Mike Allen Jun 8
Comey truth bomb: Top Republicans relieved
Jim Comey's cinematic opening statement, describing his awkward encounters with President Trump in vivid detail that you almost never get from inside government, foretells gripping testimony when the fired FBI director goes before Capitol Hill cameras at 10 a.m. ET today.
MSNBC's Lawrence O'Donnell pointed out that any actor would want to act it, and any director would want to direct it.
Comey's pre-released testimony, about a Jan 27 dinner in the White House Green Room: "[T]he President said, 'I need loyalty, I expect loyalty.' I didn't move, speak, or change my facial expression in any way during the awkward silence that followed. We simply looked at each other in silence."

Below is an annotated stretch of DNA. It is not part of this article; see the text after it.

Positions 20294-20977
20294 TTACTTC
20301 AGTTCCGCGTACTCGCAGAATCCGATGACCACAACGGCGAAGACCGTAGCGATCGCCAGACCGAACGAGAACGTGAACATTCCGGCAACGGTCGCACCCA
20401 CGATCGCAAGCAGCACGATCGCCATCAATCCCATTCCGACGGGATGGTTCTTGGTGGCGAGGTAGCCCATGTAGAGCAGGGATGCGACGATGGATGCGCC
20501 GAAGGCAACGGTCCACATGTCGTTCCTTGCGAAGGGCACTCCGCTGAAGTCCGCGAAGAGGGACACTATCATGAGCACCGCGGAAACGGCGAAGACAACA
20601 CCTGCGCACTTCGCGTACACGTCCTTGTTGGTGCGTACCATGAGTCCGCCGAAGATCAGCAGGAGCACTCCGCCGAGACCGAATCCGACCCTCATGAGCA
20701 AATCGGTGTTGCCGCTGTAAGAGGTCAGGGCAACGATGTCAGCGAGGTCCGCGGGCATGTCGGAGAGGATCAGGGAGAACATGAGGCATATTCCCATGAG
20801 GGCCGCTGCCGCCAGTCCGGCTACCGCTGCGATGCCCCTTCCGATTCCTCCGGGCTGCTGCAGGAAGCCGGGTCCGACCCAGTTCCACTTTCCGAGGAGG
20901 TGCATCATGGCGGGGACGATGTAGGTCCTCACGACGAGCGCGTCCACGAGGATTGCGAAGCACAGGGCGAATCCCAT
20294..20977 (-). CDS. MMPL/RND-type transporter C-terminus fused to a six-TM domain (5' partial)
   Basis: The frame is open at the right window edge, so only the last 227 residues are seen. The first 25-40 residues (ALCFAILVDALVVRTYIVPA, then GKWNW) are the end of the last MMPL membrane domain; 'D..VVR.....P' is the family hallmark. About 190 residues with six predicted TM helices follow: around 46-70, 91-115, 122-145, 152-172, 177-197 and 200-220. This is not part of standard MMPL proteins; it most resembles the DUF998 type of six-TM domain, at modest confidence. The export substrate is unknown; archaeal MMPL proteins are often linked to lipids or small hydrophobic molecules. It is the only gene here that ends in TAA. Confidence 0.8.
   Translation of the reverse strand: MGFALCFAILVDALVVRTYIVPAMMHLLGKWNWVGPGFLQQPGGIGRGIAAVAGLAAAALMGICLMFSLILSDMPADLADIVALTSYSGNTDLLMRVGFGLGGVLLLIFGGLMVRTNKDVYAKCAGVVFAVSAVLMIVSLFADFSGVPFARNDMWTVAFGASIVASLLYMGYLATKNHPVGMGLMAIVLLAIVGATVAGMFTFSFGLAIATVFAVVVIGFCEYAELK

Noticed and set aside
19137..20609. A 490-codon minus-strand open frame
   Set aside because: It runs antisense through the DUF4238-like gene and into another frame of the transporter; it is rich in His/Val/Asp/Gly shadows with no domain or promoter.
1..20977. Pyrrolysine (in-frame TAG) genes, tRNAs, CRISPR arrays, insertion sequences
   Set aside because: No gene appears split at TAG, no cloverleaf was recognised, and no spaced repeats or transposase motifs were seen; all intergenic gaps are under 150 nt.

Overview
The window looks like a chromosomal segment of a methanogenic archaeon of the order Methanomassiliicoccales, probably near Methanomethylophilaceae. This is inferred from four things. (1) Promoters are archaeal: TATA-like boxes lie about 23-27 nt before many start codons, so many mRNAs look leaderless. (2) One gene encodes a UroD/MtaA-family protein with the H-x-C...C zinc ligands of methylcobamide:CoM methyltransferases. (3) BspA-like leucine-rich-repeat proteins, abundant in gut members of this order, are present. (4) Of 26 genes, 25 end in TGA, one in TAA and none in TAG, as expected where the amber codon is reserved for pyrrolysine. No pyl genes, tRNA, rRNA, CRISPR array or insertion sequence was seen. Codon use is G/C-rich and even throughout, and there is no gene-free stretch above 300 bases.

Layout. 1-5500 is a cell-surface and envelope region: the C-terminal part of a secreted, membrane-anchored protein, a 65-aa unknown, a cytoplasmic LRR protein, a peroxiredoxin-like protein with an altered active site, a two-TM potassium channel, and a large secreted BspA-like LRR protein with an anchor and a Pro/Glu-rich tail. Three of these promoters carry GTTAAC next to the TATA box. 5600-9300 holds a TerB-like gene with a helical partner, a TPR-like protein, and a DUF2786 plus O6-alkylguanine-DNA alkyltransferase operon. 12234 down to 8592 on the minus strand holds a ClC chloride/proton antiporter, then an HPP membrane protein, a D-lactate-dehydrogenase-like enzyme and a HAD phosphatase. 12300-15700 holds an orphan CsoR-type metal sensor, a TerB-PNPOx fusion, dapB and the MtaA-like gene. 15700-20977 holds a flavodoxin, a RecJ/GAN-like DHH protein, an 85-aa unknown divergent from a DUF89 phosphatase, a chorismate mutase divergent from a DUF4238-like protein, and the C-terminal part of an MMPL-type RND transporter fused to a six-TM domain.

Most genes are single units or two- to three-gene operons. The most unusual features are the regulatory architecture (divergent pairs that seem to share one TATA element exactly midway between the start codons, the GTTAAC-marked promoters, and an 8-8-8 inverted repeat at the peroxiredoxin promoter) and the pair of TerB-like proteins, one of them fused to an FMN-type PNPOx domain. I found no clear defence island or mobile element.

For all the cable-news talk of smoking guns, top Republicans were authentically relieved by what they read in the afternoon bombshell.
Their reaction puzzled me at first, but here's a truth bomb: Comey's seven-page, 3,100-word statement describes unusual, unprecedented and, to most, disturbing behavior by the president. But it presents no new information that proves a crime:
Be smart: The road ahead is long. Comey's statement is captivating, but not grounds for impeachment. The threshold for any action is much higher than many think, because Republicans alone will set it.